Trials and tribulations with my HP EFI based laptop

I’ve bought a new laptop for my Son – its from HP and without realising it, it comes with one of those EFI based Windows 8 locked down things.

Now I was going to just wipe Windows and just load Ubuntu 12.04 – but having second thoughts I embarked with dualbooting.  Now I’ve done lots-and-lots of dual boots in my time – but this time I got cocky and messed up big time.  So to the detail.

Mistake number 1.

I’ve always backed up a new computer before doing any thing … but this time I decided, nothing will go wrong…

Downloaded Ubuntu 12.04 directly from the ubuntu website and put the ISO onto a memory stick.

Booted into the EFI bios, changed so that the USB was higher than the disk in its priority order and booted into the Live USB.

Didnt bother to test the wireless – that was Mistake number 1.

Everything looked ok.  Began to install.  The installer crashed half-way.  No worries I thought, just kick off another install making sure I was just installing over the previous failed Ubuntu.  Again, crashed half-way.

Mistake number 2

Began googling like mad – seems you have to turn-off fast-boot on windows 8 first.  Lets do that… what! where is windows?

Indeed, I seemed to have completely trashed my Windows 8 installation as well as the Recovery Partition.

Of course – no real recovery CD’s.  Lets contact HP customer support.

First email – automated response.

Second email – sorry you have to use a 3rd party provider and buy the recover CD for £30 – ouch.  For a laugh, I went to the provider, typed in my details – sorry your computer no longer has recovery CDs available.  What were they saying – my laptop was brand-new just off the production line.  Back to HP.

Third email – automated response

Fourth email – “as a good will gesture we’ll send you the actual recover CD’s” – fantastic customer support I thought.

Two weeks went by – no disks arrived.

Fifth email – automated response

Sixth email – I sent in a complaint.

Seventh email – “sorry we’ll send them again” – three days later they arrived.  Brilliant result.

It took 4 hours to recover using those CDs – but back to square 1.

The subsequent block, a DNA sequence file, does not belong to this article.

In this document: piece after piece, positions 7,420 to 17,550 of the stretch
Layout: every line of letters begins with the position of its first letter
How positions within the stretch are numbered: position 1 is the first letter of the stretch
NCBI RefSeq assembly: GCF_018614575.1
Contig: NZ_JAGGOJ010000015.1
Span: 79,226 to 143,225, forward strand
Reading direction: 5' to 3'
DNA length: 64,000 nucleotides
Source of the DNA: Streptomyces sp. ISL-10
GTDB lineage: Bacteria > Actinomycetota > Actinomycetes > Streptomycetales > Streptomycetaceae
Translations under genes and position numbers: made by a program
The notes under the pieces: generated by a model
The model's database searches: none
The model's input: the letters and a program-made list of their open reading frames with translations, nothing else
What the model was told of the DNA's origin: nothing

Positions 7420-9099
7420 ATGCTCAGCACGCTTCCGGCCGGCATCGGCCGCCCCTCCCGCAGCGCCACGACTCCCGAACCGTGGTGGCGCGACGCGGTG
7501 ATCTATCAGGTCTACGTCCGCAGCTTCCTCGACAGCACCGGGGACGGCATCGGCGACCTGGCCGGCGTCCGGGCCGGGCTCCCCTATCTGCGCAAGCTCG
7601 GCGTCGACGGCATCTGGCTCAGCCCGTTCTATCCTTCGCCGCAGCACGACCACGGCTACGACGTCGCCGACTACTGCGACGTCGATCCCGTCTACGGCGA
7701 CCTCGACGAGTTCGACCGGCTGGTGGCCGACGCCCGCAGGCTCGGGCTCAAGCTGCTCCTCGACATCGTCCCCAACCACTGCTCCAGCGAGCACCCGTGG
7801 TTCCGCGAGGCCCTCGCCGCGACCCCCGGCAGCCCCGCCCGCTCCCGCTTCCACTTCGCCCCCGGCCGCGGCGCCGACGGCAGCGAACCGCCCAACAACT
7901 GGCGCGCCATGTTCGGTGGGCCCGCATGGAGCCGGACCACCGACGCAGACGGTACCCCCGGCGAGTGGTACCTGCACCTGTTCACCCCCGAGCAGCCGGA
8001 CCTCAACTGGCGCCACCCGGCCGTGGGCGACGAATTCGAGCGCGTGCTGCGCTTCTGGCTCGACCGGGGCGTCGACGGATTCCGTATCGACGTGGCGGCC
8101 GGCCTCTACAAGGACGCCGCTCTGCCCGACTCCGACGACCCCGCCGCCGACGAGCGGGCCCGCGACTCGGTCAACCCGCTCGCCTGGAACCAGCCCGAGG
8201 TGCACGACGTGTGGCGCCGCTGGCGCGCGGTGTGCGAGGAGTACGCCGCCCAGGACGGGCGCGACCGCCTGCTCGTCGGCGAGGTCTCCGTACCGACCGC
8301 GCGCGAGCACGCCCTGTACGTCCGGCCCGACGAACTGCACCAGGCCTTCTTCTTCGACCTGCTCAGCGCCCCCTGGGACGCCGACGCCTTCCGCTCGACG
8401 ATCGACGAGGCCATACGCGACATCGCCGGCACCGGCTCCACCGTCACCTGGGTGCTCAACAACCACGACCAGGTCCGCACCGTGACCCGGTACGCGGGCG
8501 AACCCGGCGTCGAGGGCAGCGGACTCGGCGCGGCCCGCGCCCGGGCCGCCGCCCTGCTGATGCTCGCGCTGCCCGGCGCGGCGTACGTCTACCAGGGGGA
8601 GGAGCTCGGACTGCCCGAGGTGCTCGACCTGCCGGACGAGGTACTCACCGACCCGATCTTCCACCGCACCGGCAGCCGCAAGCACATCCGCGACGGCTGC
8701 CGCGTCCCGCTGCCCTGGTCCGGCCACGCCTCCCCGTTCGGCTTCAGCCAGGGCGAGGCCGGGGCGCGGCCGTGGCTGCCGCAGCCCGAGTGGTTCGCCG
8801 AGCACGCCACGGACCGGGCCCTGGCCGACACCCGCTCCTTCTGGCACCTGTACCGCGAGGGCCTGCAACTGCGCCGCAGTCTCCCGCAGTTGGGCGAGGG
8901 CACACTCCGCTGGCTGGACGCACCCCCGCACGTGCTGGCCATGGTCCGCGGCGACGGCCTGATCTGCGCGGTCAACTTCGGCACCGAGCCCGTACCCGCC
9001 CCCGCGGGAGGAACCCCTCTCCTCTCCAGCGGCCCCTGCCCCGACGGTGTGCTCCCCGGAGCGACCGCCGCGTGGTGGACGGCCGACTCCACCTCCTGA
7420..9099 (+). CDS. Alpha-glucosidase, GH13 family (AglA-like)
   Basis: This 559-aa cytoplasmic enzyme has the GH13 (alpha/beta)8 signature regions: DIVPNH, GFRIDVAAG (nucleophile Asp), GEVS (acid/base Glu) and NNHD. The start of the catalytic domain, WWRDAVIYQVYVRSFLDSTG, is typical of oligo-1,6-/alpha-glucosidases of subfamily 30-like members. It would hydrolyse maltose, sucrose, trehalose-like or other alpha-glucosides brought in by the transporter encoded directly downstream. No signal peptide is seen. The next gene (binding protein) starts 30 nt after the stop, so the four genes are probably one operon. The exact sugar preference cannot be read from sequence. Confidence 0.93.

Mistake number 3

Dont need to backup I thought – I’ve got the recovery CDs.  Lets crack on with the dual boot process.  Hmmm, crashed again.  The real mistake was that I never did a MD5SUM on the ISO – the ISO was corrupt

Finally downloaded 12.04 using zsync and this ensured the ISO was pukka.

Mistake number 4

Succeeded to dual boot. However I need to use F9 to boot into Ubuntu.  No worries I thought, I’ll fix that later.  After dual booting.  No wireless. Lets connect wired … wired connection doesnt work either. Damn!

Mistake number 5

Lets download Ubuntu 13.04 – yes you guessed it … I never did a MD5SUM again.

Booting into 13.04 – no wireless again – but this time the wired connection worked.  Lets proceed with the dual boot – again crashed.  Having seemingly never learned my lessons above, proceeded to trash the whole disk again.  Back to the recovery CDs.  Downloaded ubuntu 13.04 again via zsync.

Yes – dual boot – but with F9 to boot into Ubuntu.  Fixed the wireless by downloading and installing Kernel 3.10 from the main-line.

Mistake number 6

Lets Google I thought and figure out  why I have to press F9 to boot.  Hmmm, lets use Boot-Repair.  Accept the defaults I thought.  No joy. More googling – started fiddling with the EFI files themselves in the /boot/EFI folder.  Eventually found out that by renaming the Microsoft EFI file to something else, renaming the Ubuntu replacement EFI to the original Microsoft EFI name, ubuntu would boot by default. Oh no – Windows no longer boots.

To cut a long story short – recovered Windows again using the HP Recovery Manager which fortunately was still on the hard-disk.  Install 13.04 as a dual boot. Boot using the Live USB.  Ran Boot-Repair…

and the magic was a little option not checked by default in the advanced options – this was to force renaming of the EFI files.

By ticking this, ubuntu was the first to boot.  Windows was accessible via one of the many grub entries now visible – not the bottom “windows” option, but one of the other EFI files.

Moral of the tale:

Backup-backup-backup

MD5SUM, MD5SUM, MD5SUM

and…

find a manufacturer that doesnt insist on using EFI!

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One thought on “Trials and tribulations with my HP EFI based laptop

  1. Pingback: How to reinstall grub after Windows 8.1 upgrade on a HP Pavilion | xpress-ubuntu

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